Trauma 

The Slippery slope of Permissive Hypotension

Sure, permissive hypotension has been a thing for quite a few years, but who is not good for? We will follow the same patient down 2 paths and see what happens when permissive hypotension goes bad.



Nancy Magee
YOU ATE WHAT?!
Tide Pods, the Cinnamon Dragon and other self- inflicted (and sometimes unintentional) poisoning calls.

In America, fads involving the ingestion of strange objects or substances are nothing new. In the 1930’s, swallowing goldfish was the hot trend for attention seeking high school students. But more recent challenges are becoming far more dangerous, and sometimes deadly. What’s going on out there? Who is participating? How do we treat these patients? In this session we will discuss what to expect if your patient has participated in the Tide Pod Challenge, The Cinnamon Dragon Challenge, Condom snorting, Butt Chugging alcohol, and other disturbing games where there are no winners.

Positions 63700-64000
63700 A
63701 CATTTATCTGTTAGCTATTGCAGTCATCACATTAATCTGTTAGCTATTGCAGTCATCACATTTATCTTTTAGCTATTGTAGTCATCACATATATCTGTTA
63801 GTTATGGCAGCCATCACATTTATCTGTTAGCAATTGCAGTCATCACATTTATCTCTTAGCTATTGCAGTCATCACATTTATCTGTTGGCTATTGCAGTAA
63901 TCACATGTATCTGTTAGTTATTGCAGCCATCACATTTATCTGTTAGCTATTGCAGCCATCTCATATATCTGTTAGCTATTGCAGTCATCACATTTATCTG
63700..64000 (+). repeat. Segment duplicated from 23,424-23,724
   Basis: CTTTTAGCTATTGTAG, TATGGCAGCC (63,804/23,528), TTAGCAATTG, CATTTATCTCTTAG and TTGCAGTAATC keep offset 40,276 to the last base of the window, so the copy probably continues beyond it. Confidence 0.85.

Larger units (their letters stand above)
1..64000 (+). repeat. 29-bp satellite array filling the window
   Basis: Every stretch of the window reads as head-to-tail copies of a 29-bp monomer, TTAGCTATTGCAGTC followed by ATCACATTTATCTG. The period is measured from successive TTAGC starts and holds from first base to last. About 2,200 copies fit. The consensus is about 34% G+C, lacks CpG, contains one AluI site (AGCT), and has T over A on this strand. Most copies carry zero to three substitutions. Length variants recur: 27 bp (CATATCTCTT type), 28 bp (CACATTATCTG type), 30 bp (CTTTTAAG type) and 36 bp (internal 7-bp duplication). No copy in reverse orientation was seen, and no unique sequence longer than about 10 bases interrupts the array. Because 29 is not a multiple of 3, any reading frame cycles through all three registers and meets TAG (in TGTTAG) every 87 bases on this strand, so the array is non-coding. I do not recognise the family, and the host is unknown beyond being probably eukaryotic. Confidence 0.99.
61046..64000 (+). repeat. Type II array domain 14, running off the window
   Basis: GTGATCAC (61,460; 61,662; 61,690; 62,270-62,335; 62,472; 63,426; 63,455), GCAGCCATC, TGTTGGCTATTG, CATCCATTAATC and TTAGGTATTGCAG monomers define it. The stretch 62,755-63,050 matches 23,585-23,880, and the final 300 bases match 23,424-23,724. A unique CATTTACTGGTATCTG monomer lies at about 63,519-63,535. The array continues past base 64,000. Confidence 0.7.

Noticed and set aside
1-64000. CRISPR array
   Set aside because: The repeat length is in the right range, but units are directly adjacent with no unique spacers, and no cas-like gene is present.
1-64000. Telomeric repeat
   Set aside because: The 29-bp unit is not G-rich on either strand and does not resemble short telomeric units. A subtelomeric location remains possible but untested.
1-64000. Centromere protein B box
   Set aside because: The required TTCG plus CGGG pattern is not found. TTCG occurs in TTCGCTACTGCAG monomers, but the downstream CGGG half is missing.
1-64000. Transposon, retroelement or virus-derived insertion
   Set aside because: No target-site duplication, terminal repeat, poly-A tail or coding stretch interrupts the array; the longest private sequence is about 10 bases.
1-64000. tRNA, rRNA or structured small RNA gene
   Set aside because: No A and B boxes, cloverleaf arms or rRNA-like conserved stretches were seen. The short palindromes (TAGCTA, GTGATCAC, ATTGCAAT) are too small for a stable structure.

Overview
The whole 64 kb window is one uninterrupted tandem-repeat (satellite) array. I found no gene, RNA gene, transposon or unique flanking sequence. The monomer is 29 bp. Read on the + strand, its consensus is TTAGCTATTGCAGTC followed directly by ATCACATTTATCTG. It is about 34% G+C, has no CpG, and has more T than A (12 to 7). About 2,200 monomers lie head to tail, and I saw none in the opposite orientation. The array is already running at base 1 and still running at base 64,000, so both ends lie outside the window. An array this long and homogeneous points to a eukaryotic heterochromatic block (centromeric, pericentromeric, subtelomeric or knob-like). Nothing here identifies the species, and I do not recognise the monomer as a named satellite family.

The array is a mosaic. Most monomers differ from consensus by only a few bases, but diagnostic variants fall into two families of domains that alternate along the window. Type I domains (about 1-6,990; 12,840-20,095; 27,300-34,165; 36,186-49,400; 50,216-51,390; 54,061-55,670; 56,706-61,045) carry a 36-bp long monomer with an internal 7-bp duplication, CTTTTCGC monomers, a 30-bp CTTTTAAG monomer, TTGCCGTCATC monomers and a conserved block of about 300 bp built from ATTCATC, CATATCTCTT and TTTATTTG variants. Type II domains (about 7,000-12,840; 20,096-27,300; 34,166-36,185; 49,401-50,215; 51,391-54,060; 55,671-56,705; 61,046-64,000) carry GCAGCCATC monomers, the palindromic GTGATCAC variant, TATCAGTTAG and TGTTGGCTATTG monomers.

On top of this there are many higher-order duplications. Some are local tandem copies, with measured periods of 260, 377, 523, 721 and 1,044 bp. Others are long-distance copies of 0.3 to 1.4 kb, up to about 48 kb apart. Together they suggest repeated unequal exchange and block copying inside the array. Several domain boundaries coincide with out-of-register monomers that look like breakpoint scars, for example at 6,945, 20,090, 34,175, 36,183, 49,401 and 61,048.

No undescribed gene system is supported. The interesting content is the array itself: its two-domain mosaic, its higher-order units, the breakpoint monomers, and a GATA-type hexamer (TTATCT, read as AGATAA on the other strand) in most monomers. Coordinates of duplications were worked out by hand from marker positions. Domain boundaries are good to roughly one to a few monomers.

Steve Pengra

Assessment and treatment considerations of Airway and Breathing Emergencies.    

This presentation will focus on identifying changes in your patient during emergency airway incidents you encounter.  Review how to utilize the available technology and tools; Pulse Oximetry, CPAP, and medications available to the BLS responder within your scope of practice. Tricks of the trade on sharping your assessment skill and improving patient outcomes. 

Steve Pengra

Toxicological Emergencies: Common hazards and treatment considerations when responding to a Toxicological Emergency (BLS)

Maintaining situational awareness and scene safety are the #1 concerns when responding to toxicological events.   This presentation will look at the assessment and treatment considerations of patients exposed to a variety of chemicals.  Understanding the resources of Oregon Poison Control and how to integrate EMS into the Decontamination process will be reviewed.